I’m not completely against computer made signs and I have the equipment to make them myself. I think it’s great for certain jobs, particularly for big companies with fleets of vehicles and many business premises. For example, we wouldn’t want all the road signs on the motorway painted by hand, it would take too long and it’s good to have that uniformity. Neon signs and machine cut signs can look great, vinyl is ok but doesn’t last as long as hand painted lettering, though the vinyl sign companies always say otherwise much to our annoyance. The real problem with computer made signs are some of the people that make them; when the first vinyl cutters came onto the market a lot of people realised they could buy a machine, make signs and make lots of money. They had no background in sign making, or lettering, and a takeover happened of badly designed signs. Now you can buy cheap signs anywhere, and see them everywhere. A lot of customers don’t understand the difference between a well designed sign and a badly designed sign, they just see the price difference. A sign can make your business look classy, trustworthy, professional, caring, modern, traditional, established. It can also make it look cheap, unreliable, uncaring, dishonest and unprofessional. An example I could give would be a funeral directors; they would benefit from having a sign showing that they’re traditional, professional and caring, maybe a pale varnished wood background (or gold leaf on black background ground) with a nice script or roman lettering. They wouldn’t benefit from using an arial bold magenta cut in vinyl and stuck to a plastic yellow background, i’ve used an extreme example of a bad sign but I really do see similar mistakes on the high streets.

Can you comment on the resurgence of hand craft and the increase in interest towards hand painted signs?
There is a definite resurgence of painted signs and hand made craft generally. I think while the big companies have tried to do everything quick and cheap, it just doesn’t appeal to the human mind. Most people want things that are fun, pretty and appreciate skill and hard work, there’s only so much robotic conformity that the public want to take. People love history, they respect the benefits of how some things used to be and they don’t want it to disappear.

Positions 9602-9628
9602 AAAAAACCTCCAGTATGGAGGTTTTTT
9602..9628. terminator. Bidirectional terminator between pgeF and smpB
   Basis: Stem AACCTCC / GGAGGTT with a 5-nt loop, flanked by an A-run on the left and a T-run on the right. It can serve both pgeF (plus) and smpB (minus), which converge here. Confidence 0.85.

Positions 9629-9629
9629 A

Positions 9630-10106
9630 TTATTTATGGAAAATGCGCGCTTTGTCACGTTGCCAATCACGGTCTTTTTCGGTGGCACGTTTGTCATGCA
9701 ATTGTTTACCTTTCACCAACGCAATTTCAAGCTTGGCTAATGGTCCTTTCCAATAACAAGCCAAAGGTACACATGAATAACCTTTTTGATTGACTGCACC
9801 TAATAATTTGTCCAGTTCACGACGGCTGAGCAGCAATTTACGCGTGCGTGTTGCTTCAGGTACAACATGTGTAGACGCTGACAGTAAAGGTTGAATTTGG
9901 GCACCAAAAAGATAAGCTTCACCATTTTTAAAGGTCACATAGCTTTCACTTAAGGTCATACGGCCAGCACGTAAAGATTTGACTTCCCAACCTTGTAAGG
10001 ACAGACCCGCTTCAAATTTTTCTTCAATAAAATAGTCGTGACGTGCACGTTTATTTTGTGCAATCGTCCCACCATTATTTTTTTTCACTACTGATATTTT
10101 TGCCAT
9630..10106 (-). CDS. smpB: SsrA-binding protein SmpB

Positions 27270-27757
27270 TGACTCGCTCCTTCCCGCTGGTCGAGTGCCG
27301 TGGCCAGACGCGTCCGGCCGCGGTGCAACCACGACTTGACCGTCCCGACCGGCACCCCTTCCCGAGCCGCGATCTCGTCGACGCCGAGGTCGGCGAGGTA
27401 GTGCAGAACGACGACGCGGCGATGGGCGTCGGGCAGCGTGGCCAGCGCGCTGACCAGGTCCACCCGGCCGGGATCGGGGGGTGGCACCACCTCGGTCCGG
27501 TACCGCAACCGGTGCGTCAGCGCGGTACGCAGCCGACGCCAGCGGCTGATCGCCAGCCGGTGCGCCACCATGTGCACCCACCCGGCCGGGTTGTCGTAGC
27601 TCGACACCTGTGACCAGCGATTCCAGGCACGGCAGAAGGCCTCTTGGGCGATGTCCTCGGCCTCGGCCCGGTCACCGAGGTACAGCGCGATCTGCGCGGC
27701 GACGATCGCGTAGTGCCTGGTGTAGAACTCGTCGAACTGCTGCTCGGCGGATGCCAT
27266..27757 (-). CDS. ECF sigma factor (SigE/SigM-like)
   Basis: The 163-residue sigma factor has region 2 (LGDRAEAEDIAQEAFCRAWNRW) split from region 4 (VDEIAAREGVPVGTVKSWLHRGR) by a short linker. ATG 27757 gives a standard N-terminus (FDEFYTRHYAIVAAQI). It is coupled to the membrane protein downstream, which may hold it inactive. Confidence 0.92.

What do you think is the future of sign writing?
I think the future’s good, there’s lots of people getting into signwriting, and there’s lots of the older generation wanting to teach it to them. It will never be like it was before the computers, but I wouldn’t want it to be. At the moment it’s a bit rare, a bit special, in the old days it was just another trade, though people still appreciated the skill involved.
My only worry is that there a lot of new signwriters that don’t have the skills of the old signwriters, but seem to get more of the ‘fame’. I’d like to see the older signwriters properly respected and I hope the newer signwriters will strive to get to that level of skill. I should add that I’m somewhere in the middle here, I’m definitely not young but I’m relatively new to the trade so I think I’m looking at this objectively. We really need to train ourselves hard and practice so much, to get to a good level, and then keep trying to improve. A lot of old signwriters would work as an apprentice for a year or so before being allowed to paint a customers sign, now there’s people picking up a brush, advertising themselves as a signwriter and making money, very similar to the people buying sign computers in the 1980s and selling badly made signs- there’s a risk of signwriting getting a bad reputation. But overall I think it’s brilliant that newer people like myself are learning to paint signs. We have a good community, we can pass on jobs we feel might suit someone’s particular skills more, we can learn from each other, and we can compete with each other, making signwriting a thriving industry for the future.

Steve Blackwell Traditional Signwriter painting a van
Traditional Signwriter Dorset installing a big handpainted pub sign
Shogun Signs working on the complete signage for a pub in Christchurch
Traditional signwriter likes being offered tea at jobs

interested IN MY SERVICES?